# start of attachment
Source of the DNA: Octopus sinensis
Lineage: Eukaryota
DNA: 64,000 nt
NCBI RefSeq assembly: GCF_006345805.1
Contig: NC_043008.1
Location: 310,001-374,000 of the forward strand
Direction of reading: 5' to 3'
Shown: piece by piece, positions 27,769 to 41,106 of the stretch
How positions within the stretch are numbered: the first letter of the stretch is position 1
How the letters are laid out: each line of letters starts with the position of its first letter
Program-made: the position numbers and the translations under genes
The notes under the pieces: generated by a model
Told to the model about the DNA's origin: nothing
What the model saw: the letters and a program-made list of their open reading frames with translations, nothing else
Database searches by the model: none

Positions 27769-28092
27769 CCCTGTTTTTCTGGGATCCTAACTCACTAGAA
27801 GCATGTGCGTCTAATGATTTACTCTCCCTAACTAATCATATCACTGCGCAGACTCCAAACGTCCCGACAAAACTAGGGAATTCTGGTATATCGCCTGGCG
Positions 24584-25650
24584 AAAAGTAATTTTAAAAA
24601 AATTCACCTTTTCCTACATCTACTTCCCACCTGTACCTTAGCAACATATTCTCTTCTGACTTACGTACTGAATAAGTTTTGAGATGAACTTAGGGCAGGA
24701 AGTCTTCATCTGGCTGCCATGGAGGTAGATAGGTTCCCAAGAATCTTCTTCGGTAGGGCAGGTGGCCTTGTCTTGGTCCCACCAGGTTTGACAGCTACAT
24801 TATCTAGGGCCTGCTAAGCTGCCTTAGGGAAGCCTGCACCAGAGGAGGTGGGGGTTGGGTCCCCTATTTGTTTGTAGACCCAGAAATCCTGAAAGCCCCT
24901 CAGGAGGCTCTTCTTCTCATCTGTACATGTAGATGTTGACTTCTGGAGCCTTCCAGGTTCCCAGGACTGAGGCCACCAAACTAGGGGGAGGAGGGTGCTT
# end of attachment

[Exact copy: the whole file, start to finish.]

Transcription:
Source of the DNA: Octopus sinensis
Lineage: Eukaryota
DNA: 64,000 nt
NCBI RefSeq assembly: GCF_006345805.1
Contig: NC_043008.1
Location: 310,001-374,000 of the forward strand
Direction of reading: 5' to 3'
Shown: piece by piece, positions 27,769 to 41,106 of the stretch
How positions within the stretch are numbered: the first letter of the stretch is position 1
How the letters are laid out: each line of letters starts with the position of its first letter
Program-made: the position numbers and the translations under genes
The notes under the pieces: generated by a model
Told to the model about the DNA's origin: nothing
What the model saw: the letters and a program-made list of their open reading frames with translations, nothing else
Database searches by the model: none

Positions 27769-28092
27769 CCCTGTTTTTCTGGGATCCTAACTCACTAGAA
27801 GCATGTGCGTCTAATGATTTACTCTCCCTAACTAATCATATCACTGCGCAGACTCCAAACGTCCCGACAAAACTAGGGAATTCTGGTATATCGCCTGGCG
Positions 24584-25650
24584 AAAAGTAATTTTAAAAA
24601 AATTCACCTTTTCCTACATCTACTTCCCACCTGTACCTTAGCAACATATTCTCTTCTGACTTACGTACTGAATAAGTTTTGAGATGAACTTAGGGCAGGA
24701 AGTCTTCATCTGGCTGCCATGGAGGTAGATAGGTTCCCAAGAATCTTCTTCGGTAGGGCAGGTGGCCTTGTCTTGGTCCCACCAGGTTTGACAGCTACAT
24801 TATCTAGGGCCTGCTAAGCTGCCTTAGGGAAGCCTGCACCAGAGGAGGTGGGGGTTGGGTCCCCTATTTGTTTGTAGACCCAGAAATCCTGAAAGCCCCT
24901 CAGGAGGCTCTTCTTCTCATCTGTACATGTAGATGTTGACTTCTGGAGCCTTCCAGGTTCCCAGGACTGAGGCCACCAAACTAGGGGGAGGAGGGTGCTT